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Page 4 Bonaire ReporterJan. 25Feb. 8, 2013 ‘I was 13. I came from Santa Marta, Columbia. Before, in 1999, my mother had gone to live on Bonaire where she’d found a job as a help for a Bonairean family. Then she remarried and in 2001 she came to fetch me. One brother and one sister remained in Colombia, but they were already married themselves. Here, everything was new for me and especially the languages, Papiamentu and Dutch. The first month I did nothing but cry, telling my mom I wanted to go back home to Colombia. I stayed in the house for four months and finally, in June, I started with Papiamentu and Dutch lessons at juffrouw (Miss) Cynthia’s in Antriol. I picked up a little bit of everything but it wasn’t enough so my mom decided I should change teachers and go to Mrs. Piek. And there it was fun and it was cozy! In August that year I went to elementary school, to Kolegio Kristu Bon Wardador, the sixth grade with juffrouw Jet. Luckily my cousin Steffie was in the same class with me and she told me, ‘Albis, first you have to listen to be able to understand and only then can you start talking!’ She was right because that was how it went, but Mrs. Piek kept on tutoring me until I was in the second grade of high school. I went to high school PBL/care and welfare in 2002 and there I found my friends: Darwin and Tony, Aleixandra and Paola. They were from Colombia and Venezuela and except for Darwin they are all gone now. I liked school and it went well, no problems at all, but then I found out that I couldn’t become a nurse. I have asthma and I am allergic to dust and bleach. It was a big disappointment especially because the financing for my study had been already approved. It was hard and I cried a lot. In 2008 I went to the first level of SBO, study center for business and government. I finished then I started working for Benito Dirksz’ Special Security Services. I wanted to be able to pay for my own things! My mom, Laudice, had already started working for Benito in 2003 and she’s still there. Rodrigo, the father of my son, also works for SSS as a guard at the Giro Bank and presently I am an operator. When an alarm comes in I have to coordinate everything: send the patrol people out and quickly call the police so the problem can be solved as soon as possible. You really have to make sure you never miss an alarm because that’s unforgivable! Well, I also make the daily reports and the work schedules for the other people, so that all stations are always staffed. I’ve worked all three shifts: from 84, from 4-12 and from 12-8. Special Security Services is a very big business. Not only do we do alarms on private properties but we also take care of money transports and the security of lots of companies on the island. It’s a very demanding job, but in spite of that I am going to pick up my studies again in March, starting with SBO, 2d level at Forma in the evening. I met the father of my little boy at work on December 28th, 2009. Rodrigo came from Cucuta, Colombia, to Bonaire in 2006 when he was 20. Originally he was a carpenter and a painter. When Rodrigo and I wanted to become pregnant, it wasn’t easy and I told my mom ‘If God wants to give me a child, he will give me one – I will leave it up to Him.’ Then, in April 2011, when I was on vacation in Colombia with my mom I became severely ill. I couldn’t stop vomiting and I thought I’d caught a bad flu. When I came back in June I did the pregnancy test and July 4th I got the results from the doctor: It was positive, I was eight weeks pregnant with this beautiful little boy! We were so happy! Rodrigo went with me to all the prenatal classes at Sebiki and we walked the boulevard – he and I with my big belly. I had a wonderful pregnancy. Rodrigo and my mom were always there for me. We are all Colombians, my mom, Rodrigo and me, except for this little boy here, Matthew, who was born on Bonaire on February 16th 2012, he’s a ‘ yiu di tera’ (a child of this land). My mother, who got divorced in 2004, lives with me – with us – but now she’s looking for her own apartment because she says that I have my own family and that we have to live our own lives. That’s what she feels, but for me it’s a bit hard as I have never been without my mother. You see, we’ve always stayed together. And”… she laughs, “ for Matthew it’s also a bummer, because first thing he does when he wakes up is go into my mother’s room… Matthew doesn’t go to crche yet. He stays with my mom during the daytime and his daddy looks after him in the evening. But Matthew loves other children. He gets so happy when he sees them and he starts babbling and laughing, so we decided that he will go for half days to crche Cuchi Cuchi in February. Let’s see how it goes! We’re always thinking about Matthew’s future. At the bank we opened a Lito savings account for him to pay for his studies later, and we just finished the whole procedure to apply for a piece of long lease land and we’ve paid for everything up to now. It was the first step of our life together and we want to build the house for Matthew. Rodrigo is a wonderful man, the best of dads. Everything he does is for Matthew. He is a very quiet person, only when he knows you better will he open up. He has a lot of respect for other people. Rodrigo is a Jehovah’s Witness and I am a Catholic.” She laughs. “And so there is some irritation sometimes, but it’s not important because we are doing well. Next month we’re going to Colombia to introduce Matthew to Rodrigo’s family who haven’t seen him yet. It will be the first time for them! Many people say that Bonaire is very boring, but not to me. I came here when I was 13 and now I am 25 and to me it is my second home. And I especially love its quietness. When I go to Colombia I get a headache from all the people, the traffic, the quarrels, the fights, the hustle and bustle. I know I have to go there to see the family, but to live…NO! Bonaire is not like it was 10 years ago. Last year someone broke into my house and took away all the electronic apparatus and that never happened before when I lived in Antriol. Also, I hardly hear any Papiamentu in the street. It’s now mostly Dutch and English and that’s weird because Papiamentu is ‘ nos idioma’ – our language. Why can’t we keep it? And… before the dollar, we were able to buy lots of clothes and we used to go out for dinner to places like Patagonia and to all the happy hours and we would see all our friends and all the familiar faces, but now…tsss! Since the dollar everybody has disappeared including us. You know what? I cook a soup for Matthew from spinach and broccoli and I pay almost $10 for two pieces of broccoli! We live in this house with three grown-ups and all three of us work a full-time job, but after the rent and the utilities have been paid and the car is filled up with gas I have $50 left for the whole month and my man just a little bit more. The house we rent costs $750 and it’s not too much, because it’s a big house, but boy, it is a lot of money! By the end of the month I have nothing left and my friends say the same. But you know… all in all… I will stay on Bonaire; it’s my island! It’s good for me; I have a house and I make it till the end of the month. I go with my baby to the sea. I am from Bonaire now and I will only go to Colombia for vacation… That’s how it is! I don’t know of a place that’s better than Bonaire. I want Matthew to grow up here and I tell him, ‘Bonaire is your first country and Colombia the country of your heart, but you will grow up according to the culture and traditions of Bonaire.’ And I do have the hope that Bonaire will survive and prosper… ” Story & photos by Greta Kooistra “I hardly hear any Papiamentu in the street. It’s now mostly Dutch and English and that’s weird because Papiamentu is ‘ nos idioma’ – our language.” Wela (Grandma) Laudice, Albis and beautiful little Matthew Albis, Rodrigo and baby Matthew Albis at work at 6 o'clock in the morning after her night shift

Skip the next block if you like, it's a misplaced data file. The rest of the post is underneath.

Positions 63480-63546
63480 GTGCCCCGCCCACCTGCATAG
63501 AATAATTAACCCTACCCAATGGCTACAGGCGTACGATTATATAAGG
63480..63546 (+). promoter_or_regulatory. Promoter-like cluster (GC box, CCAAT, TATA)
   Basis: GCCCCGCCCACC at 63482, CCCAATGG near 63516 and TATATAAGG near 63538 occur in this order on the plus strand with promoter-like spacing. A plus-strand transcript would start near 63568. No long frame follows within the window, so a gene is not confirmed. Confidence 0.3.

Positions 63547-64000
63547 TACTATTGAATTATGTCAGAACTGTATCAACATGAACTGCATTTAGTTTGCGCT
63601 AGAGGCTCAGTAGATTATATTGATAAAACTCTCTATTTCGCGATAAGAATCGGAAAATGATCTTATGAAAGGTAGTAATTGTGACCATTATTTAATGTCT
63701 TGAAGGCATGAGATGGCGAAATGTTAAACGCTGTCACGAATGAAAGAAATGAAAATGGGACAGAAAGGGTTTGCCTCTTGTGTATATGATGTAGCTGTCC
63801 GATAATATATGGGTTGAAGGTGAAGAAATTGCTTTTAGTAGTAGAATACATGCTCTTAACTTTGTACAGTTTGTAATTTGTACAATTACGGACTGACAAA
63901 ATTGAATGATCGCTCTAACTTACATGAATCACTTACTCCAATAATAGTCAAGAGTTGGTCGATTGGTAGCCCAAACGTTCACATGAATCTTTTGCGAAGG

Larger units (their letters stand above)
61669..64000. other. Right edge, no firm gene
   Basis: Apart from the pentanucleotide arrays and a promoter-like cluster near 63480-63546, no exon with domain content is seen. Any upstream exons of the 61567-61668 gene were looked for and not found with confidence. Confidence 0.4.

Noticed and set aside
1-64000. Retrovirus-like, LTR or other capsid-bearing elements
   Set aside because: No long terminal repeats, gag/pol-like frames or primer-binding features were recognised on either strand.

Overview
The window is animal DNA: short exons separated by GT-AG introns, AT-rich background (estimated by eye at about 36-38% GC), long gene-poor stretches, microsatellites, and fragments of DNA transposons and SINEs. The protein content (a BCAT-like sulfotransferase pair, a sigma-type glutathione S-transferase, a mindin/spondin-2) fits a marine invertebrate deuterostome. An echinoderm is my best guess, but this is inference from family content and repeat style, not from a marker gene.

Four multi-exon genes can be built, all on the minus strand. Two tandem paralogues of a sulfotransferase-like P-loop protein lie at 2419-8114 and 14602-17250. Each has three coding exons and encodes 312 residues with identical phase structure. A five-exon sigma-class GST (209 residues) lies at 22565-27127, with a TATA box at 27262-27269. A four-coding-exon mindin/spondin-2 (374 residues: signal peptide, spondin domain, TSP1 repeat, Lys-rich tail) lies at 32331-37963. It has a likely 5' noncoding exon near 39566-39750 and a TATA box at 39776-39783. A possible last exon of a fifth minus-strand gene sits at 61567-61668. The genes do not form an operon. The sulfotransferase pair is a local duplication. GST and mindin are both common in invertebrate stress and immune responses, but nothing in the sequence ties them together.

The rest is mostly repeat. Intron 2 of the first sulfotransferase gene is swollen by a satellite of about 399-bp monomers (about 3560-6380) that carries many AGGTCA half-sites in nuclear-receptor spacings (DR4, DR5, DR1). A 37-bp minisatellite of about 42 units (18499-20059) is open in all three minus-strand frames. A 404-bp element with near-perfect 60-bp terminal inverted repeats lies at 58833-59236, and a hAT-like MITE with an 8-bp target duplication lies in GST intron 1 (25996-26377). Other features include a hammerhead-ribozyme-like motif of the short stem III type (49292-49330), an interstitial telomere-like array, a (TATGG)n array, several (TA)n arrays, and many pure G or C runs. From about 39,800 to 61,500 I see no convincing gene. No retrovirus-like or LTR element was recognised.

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Bonaire ReporterJan. 25Feb. 8, 2013 Page 5 ROCARGO SERVICES, N.V. International Freight (Car) BV The ONLY company offering direct weekly consolidation services from Europe/Holland to Bonaire www.ifc-consolidators.nl Jupiterweg 1A (Ecopark) 4761 RW Moerdijk, Holland Tel 31-(0) 168-40-94 94 Offering DAILY Express Services from and to Bonaire For shipment tracking www.fedex.com The World On Time Kaya Industria 12, KralendijkBonaire—N.A. 717-8922 FAX 717-5791 Email:info@rocargo.com For All Your Shipping Needs Full service door to door by air and by sea. Customs clearance, transportation, warehousing. International and local relocation. Packing material in stock. Qualified and professional personnel. Timely, accurate and reliable ISO 9001: 2000 Certified Amcar Freight, Inc. The ONLY company offering direct weekly consolidation services from Miami, USA to Bonaire www.amcarfreight.com Amcar Freight 12600 NW 25 Street Suite 107 Miami, Fl 33182 KUDOS FOR ONLINE EDITION Dear Bonaire Reporter : Just paid my $25 online subscription donation but it’s really a thank you for all you do. I will be snorkeling in Bonaire for the first time in another week. Your news gives me the information I need to make my way around while I'm staying on Bonaire. I particularly appreciate the merchant ads and information and even more the cruise ship landing schedules and the tidal schedule. Next to that the news of what's happening all over the island gives me priceless insight into what residents are doing and concerned about. Something I would otherwise have no access to. I can go on and on about all of the sites and sights you've brought to my attention that guide books, in hardcopy or online, just don't cover. Many thanks. You are quite a bargain. Bill Jones, Cleveland OH USA THE MAGIC OF THE AQUIFER Dear Editor: Beneath our feet is a river, depending on soil: sand, clay, gravel or stone. Sweet water is found there. Often it is thought that the dumping of sewerage in the LVV finds its way to the sea. Therefore, if so, it implies that there is a working aquifer in existence, at least on the southern end of the island. I have found www.vvtex.com which has given me the best understanding of an aquifer. Go to search • Aquifer, then images Assuming that such an aquifer exists, then what? If part of the recovered water at LVV is channele d by force (meaning pumping) down into this system, it will act as an injected re-charging of the available water. Thus, it would provide numerous kunukus the availability of this water, pure, clean, and free of damaging minerals. Here’s a possibility of food production without the usual excuses of too little water being available, thus turning a dream into a reality. Developing more locally grown crops starts with a dependable water supply. After WWII in 1946 and for several years afterwards, I lived in Southern California in an area to the south of Los Angeles called Orange County where in the early 1920s they had discovered the value of a working aquifer. By the mid 1950s, more than 2 million people depended on that sweet water river beneath their feet. However, the same as a bank, to withdraw you must deposit; thus, a recharging system was developed. They recycled the city’s re-cycled wastewaters and pumped those waters down into the vast aquifer. Look it up. Orange County Aquifers. My retirement involves raising ornamental plants. I am a grower. I have 21 sizable, potted gardens on a full hectare of land. My water requirements from both WEB and our well is 2 tons daily. Our well is constant and has never been dry since 1990 but is, however, laced with iron. Put that recycled water down into the aquifer and let us all have a crack at it. Captain Don More info email me at callingintheclan@yahoo.com I have a DVD on the subject. Just ask, no charge. -Don Opinions expressed are those of the writer, not necessarily those of The Reporter HELMETS MANDATORY—NO! Dear Editor: I would like to react on your reasons for wearing helmets. I don't mind if you want to warn people that riding a bike is a vulnerable way of transport and that wearing a helmet reduces that vulnerability a bit. But I do object strongly against your wish to make it obligatory. Let people decide for themselves please. You cannot ban everything dangerous in this world. You know what is the most dangerous thing? That is being alive. One day you will die! I really get mad about people who think safety is the most important thing in life. I thoroughly enjoy riding my scooter on the island. The traffic is much safer than in Europe by the way. When I would have to wear a helmet all the fun is gone. Even in Europe I hate wearing a helmet, but in this climate it is far from comfortable. And problems I might create for my family are not YOUR concern. They are mine and my family's. When will you ban walking without a helmet? Would it not be much safer to walk in a harness? When will you oblige people to wear further protective clothing on scooters? Why not ban all cars? There are so many things that can go possibly wrong... If you want to protect children under a certain age.... you MIGHT consider making wearing a helmet obligatory up to a certain age when their brain is full grown and when they should be able to comprehend the dangers involved.. Please don't try to take away the feeling of freedom on Bonaire.... Laguna Aquamarijn